LANSING, MI – The Michigan Senate on Wednesday unanimously passed a bill that would hold Michigan residents harmless for a federal tax change and increase the personal exemption from a planned $4,300 in 2021 to $5,000.
The state is trying to address a potential glitch that came up when federal tax changes zeroed out the personal exemption, the amount every taxpayer gets to deduct for themselves, in favor of a higher standard deduction. Michigan’s tax code is tied to the federal tax code, and officials have raised the concern that without a change, Michiganders would end up missing out on their personal exemption.
The Senate wants to address that but also go farther, raising the planned $4,300 personal exemption for income taxes in 2021 to $5,000.
“Individual taxpayers in our state have not seen any meaningful or significant tax relief in over 20 years. It is long past due that we change this,” said Sen. Jack Brandenburg, R-Harrison Twp., sponsor of Senate Bill 748.
He estimated on Tuesday the tax change would save the average Michigan family of four $125. The Senate Fiscal Agency estimates it would decrease state revenues by $206 million per year starting in Fiscal Year 2022, and smaller amounts in the years leading up to that.
While Republicans portrayed it as a continuation of positive tax changes the federal government had initiated, Democrats portrayed it as revisiting the federal government’s mistakes.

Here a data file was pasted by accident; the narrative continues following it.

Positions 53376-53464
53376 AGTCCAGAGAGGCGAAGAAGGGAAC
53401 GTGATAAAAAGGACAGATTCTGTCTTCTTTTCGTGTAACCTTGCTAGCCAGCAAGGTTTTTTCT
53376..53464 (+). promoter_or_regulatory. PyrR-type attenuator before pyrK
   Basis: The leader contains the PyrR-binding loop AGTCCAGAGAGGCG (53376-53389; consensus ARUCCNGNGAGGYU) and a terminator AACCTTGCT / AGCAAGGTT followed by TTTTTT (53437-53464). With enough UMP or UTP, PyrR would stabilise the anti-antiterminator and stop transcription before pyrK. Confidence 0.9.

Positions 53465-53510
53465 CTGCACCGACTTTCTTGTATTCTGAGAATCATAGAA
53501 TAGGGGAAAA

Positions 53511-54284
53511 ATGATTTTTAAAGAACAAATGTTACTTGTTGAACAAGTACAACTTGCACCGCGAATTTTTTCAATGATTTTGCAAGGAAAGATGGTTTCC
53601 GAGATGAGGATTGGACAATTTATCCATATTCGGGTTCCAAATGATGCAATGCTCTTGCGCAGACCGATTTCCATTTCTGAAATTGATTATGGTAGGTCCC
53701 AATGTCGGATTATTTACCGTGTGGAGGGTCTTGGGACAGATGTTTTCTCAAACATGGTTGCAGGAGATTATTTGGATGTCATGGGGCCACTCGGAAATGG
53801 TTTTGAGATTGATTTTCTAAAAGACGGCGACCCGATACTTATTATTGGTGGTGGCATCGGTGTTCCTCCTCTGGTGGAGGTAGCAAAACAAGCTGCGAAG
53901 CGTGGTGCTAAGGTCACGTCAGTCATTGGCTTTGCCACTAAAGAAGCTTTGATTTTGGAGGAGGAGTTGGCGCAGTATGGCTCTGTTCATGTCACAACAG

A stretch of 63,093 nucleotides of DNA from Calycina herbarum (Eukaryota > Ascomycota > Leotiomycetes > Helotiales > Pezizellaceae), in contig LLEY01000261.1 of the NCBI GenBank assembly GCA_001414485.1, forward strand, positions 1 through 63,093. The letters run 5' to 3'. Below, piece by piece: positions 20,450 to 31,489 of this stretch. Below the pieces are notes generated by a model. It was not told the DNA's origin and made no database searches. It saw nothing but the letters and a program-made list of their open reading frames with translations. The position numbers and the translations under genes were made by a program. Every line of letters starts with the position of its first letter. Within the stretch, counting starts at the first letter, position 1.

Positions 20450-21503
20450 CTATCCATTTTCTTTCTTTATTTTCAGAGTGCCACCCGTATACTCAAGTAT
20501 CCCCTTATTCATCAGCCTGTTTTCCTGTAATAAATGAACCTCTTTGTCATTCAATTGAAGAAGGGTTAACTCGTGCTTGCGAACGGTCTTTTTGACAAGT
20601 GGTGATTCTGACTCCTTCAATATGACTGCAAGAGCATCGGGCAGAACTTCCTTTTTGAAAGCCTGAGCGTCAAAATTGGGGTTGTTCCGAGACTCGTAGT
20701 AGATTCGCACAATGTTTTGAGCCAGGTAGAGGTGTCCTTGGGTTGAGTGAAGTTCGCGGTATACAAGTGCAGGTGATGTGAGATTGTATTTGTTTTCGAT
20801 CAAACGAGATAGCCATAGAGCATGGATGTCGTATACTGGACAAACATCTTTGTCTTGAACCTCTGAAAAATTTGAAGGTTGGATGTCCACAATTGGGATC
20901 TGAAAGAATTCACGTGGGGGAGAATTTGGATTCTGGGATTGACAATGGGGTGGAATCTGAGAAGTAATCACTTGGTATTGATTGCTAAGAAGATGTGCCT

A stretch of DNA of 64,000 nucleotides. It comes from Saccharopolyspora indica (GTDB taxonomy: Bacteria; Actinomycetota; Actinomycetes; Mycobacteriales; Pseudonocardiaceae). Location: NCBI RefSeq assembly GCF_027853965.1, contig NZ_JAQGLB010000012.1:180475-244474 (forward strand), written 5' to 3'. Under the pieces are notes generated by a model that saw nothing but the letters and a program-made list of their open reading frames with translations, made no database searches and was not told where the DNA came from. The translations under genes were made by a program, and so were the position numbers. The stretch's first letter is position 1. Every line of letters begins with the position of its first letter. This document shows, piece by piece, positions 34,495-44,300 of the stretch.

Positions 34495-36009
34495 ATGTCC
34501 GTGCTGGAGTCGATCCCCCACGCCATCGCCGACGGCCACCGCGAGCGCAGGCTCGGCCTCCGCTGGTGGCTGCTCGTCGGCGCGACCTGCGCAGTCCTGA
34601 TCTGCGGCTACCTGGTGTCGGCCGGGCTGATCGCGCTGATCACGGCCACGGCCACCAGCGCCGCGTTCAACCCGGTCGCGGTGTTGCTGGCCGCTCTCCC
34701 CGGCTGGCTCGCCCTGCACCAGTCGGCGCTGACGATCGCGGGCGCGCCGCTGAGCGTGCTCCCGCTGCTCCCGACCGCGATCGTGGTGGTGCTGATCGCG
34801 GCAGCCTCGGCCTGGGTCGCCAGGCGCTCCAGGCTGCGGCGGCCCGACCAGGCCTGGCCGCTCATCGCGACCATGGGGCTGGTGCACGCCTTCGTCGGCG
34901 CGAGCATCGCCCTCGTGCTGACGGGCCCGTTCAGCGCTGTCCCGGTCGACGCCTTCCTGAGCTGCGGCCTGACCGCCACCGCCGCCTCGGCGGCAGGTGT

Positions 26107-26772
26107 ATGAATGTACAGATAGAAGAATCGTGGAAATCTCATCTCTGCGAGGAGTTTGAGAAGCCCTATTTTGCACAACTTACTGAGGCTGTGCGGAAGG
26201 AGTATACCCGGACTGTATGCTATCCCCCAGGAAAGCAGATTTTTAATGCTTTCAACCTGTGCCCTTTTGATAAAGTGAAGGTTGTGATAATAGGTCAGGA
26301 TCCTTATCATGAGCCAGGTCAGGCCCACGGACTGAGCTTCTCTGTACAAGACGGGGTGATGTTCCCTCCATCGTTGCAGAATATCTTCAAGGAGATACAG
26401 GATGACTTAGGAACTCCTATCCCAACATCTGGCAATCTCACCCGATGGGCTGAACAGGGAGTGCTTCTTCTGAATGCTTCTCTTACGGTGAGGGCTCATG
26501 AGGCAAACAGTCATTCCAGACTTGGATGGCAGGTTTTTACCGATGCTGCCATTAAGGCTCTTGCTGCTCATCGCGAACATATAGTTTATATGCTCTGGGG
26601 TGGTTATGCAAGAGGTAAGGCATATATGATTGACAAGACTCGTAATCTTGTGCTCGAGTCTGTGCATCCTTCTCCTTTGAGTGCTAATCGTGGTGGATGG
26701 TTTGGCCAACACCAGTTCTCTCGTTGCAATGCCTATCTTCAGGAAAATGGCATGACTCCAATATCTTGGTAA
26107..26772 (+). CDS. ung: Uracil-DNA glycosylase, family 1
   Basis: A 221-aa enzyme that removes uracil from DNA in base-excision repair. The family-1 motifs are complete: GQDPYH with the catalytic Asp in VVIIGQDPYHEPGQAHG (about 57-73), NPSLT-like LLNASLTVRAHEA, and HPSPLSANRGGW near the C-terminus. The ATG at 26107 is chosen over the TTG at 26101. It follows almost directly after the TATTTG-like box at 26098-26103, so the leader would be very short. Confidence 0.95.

“This is not some grand tax relief in this bill. It is simply a fix,” said Sen. Curtis Hertel, D-East Lansing.
While the version the Senate passed was largely the same as what the Senate Finance Committee approved Tuesday, one change added language saying the legislative intent was to “fully compensate from any loss of revenue to the state school aid fund” that resulted from the changes.
Senate Democratic Leader Jim Ananich, D-Flint, said that provision helped win over Democrats.
“It was very important. It was something that we’ve offered over and over again, and it was something that I think helped make it easier for our members to support it,” Ananich said.
Also, two bills that passed with the main one in committee – one to hold city income taxpayers harmless from the federal change and one to institute dependent care deductions – were not voted on along with the main bill on Wednesday.
While the Senate passed their version of the legislation, the House Tax Policy Committee held its first hearing on a series of House bills with similar aims.
The House plan, comprised of three bills, would incorporate the changes and raise the personal exemption to $4,800 by 2020 and provide a tax break for seniors. A single filer age 62 or older could claim a $100, refundable income tax credit and joint filers could claim a $200 one.
“Once this plan is fully vetted, and sunshine being the best remedy, that frankly this will be a bipartisan bill that both Republicans and Democrats can get behind,” said committee chair and one of the bill’s sponsors Rep. Jim Tedder, R-Clarkston.
Rep. Stephen Johnson, R-Wayland, questioned directing the tax credit just toward seniors.
“Is that a reason why we should give someone $100, just because they made it that long in life?” he asked.
Tedder said it was, because some seniors had been giving back to their communities for years.
Negotiations appear fluid as the House and Senate suss out their plans. House Speaker Tom Leonard, R-DeWitt, said he looks forward to talking with the Senate once the House passes its version of the legislation.
“I’m wide open. I’m willing to have that conversation, I’m willing to work with our partners in the Senate and see where the compromise, where we land,” Leonard said.
Any package would have to pass both chambers and earn a signature from Gov. Rick Snyder – who has backed a more modest personal exemption increase – to become law.